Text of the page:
A cyber attack is the top threat perceived by businesses, according to the fifth annual Horizon Scan report published today by the Business Continuity Institute (BCI), in association with BSI. Similarly, the threat of a data breach rises to second in the list, up one place from 2015.
The annual BCI Horizon Scan assessed the business preparedness of 568 organizations worldwide and shows that 85 percent of Business Continuity Managers fear the possibility of a cyber-attack, with 80 percent worried about the possibility of a data breach similar to those suffered by Carphone Warehouse and Sony.
According to the 2015 Ponemon Cost of Cybercrime report, the annualized cost of cyber-crime per United Kingdom company now stands at £4.1 million, a 14 per cent increase in mean value since last year.
Concerns over supply chain disruption remained in the top ten, but fell two places from fifth last year to seventh this year. Almost half of those polled, 47 percent, identified increasing supply chain complexity as a trend, leaving their organization vulnerable to disruption from conflict or natural disasters.
Concerns over the availability of talent and key skills entered the top ten for the first time this year, with 13 percent indicating they are ‘extremely concerned’ and 34 percent ‘concerned’ about the threat.
This year’s global top ten threats to business continuity are:
- Cyber-attack – stayed in the top spot for the second year in a row
- Data breach – up one spot
- Unplanned IT & telecom outages – down one spot
- Act of terrorism – up five spots
- Security Incident – up one spot
- Interruption to utility supply – down two spots
- Supply chain disruption – down two spots
- Adverse weather – down one spot
- Availability of key skills – new entry
- Health and Safety incident – new entry
“2015 saw a number of high profile businesses across the world hit by cyber-attacks, so it’s reassuring to see that so many are aware of the threat it poses. Our research finds it to be the top concern in six out of the eight regions surveyed,” said Howard Kerr, chief executive at BSI.
“However, we remain concerned to see that businesses are still not fully utilizing the information available to them to identify and remedy weaknesses in their organizational resilience. It is difficult to conceive that either investors or employees will be reassured that the leaders of the organizations they trust are making strategic decisions without an effective evaluation of risk,” he said.
“Ultimately, organizations must recognize that, while there is risk, and plenty of it, there is also opportunity. Taking advantage of this means that leaders can steer their businesses to succeed by not just surviving, but thriving,” Kerr said.
The report also measures sentiment towards specific business trends and uncertainties. The use of the internet for malicious attacks remains on top this year, with 83 percent indicating concern. Increasing supply chain complexity also features in the top ten and on the radar of 47 percent of respondents.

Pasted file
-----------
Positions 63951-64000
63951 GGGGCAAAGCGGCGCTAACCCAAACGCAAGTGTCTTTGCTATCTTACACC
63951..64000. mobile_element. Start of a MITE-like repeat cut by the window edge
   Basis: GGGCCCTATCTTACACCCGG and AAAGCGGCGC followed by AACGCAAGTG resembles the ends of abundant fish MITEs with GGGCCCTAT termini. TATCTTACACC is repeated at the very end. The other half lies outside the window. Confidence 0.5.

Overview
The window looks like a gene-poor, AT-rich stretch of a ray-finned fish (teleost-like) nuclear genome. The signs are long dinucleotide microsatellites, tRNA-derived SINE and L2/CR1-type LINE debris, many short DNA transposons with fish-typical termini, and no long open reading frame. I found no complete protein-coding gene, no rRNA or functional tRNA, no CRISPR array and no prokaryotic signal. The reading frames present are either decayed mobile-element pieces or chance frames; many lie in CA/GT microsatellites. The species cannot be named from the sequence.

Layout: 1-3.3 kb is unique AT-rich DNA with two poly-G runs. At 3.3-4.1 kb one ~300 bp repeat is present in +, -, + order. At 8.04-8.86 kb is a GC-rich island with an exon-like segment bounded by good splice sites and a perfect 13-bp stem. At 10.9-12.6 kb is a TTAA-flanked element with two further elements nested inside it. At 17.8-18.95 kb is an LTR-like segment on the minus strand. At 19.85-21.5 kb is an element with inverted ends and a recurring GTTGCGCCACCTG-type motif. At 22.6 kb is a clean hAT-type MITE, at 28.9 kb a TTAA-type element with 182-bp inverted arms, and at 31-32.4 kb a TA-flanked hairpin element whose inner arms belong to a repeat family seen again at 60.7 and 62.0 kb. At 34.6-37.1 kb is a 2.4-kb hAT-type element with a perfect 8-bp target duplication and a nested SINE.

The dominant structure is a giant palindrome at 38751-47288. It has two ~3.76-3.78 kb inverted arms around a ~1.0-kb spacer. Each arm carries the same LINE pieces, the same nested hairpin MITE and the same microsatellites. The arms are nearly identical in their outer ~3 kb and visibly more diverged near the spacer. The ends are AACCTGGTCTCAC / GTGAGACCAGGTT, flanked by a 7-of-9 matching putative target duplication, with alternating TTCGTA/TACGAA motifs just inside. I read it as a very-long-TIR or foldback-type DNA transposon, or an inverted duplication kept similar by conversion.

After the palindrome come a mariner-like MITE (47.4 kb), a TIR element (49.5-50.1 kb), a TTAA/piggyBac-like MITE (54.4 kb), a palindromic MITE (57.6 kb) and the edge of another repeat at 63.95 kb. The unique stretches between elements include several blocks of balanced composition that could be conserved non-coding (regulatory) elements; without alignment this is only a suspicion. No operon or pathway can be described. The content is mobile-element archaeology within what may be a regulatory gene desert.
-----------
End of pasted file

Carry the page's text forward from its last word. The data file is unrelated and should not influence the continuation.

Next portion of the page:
Despite growing fears over the resilience of their firms, the report records another fall in the use of long-term trend analysis to assess and understand threats, down 3 percent to 70 percent this year.
Of those carrying out trend analysis, a worrying third at 33 percent are not using the results to inform their business continuity management programs.
Globally, business preparedness shows variations with 9 out of 10 organizations in Canada utilizing trend analysis, while just 3 in 10 firms in the Caribbean and Latin America do so. Small businesses, evaluated for the second time in this year’s report, continue to lag behind with only 58 percent compared to 74 percent of larger businesses.
The report provides the strong recommendation that the rising costs of business continuity demand greater attention from top management. Encouragingly, adoption of ISO 22301, the business continuity standard, appears to be a common framework, with more than half at 51 percent of organizations now relying upon this.
“The need perceived by organizations to identify and build resilience to this range of threats reveals the importance of this survey for business continuity professionals; the Horizon Scan’s reputation and reliability make it one of the most popular reports in the industry on a global scale. It is indeed crucial for practitioners to advise organizations on what to prepare for and adjust their recovery plans accordingly,” said David James-Brown FBCI, chairman at BCI.
“The industry landscape is rapidly changing, and so should our discipline in order to keep up with both traditional and modern challenges. At the top of the list this year we continue to see threats such as cyber-attack, data breach and unplanned IT outages. More traditional threats such as terrorism continue to be ’front-of-mind’ for organizations. Given the rise of new challenges and the fact that old ones remain, horizon scanning techniques are even more valuable in assisting organizations to be prepared to the best of their potential,” James-Brown said.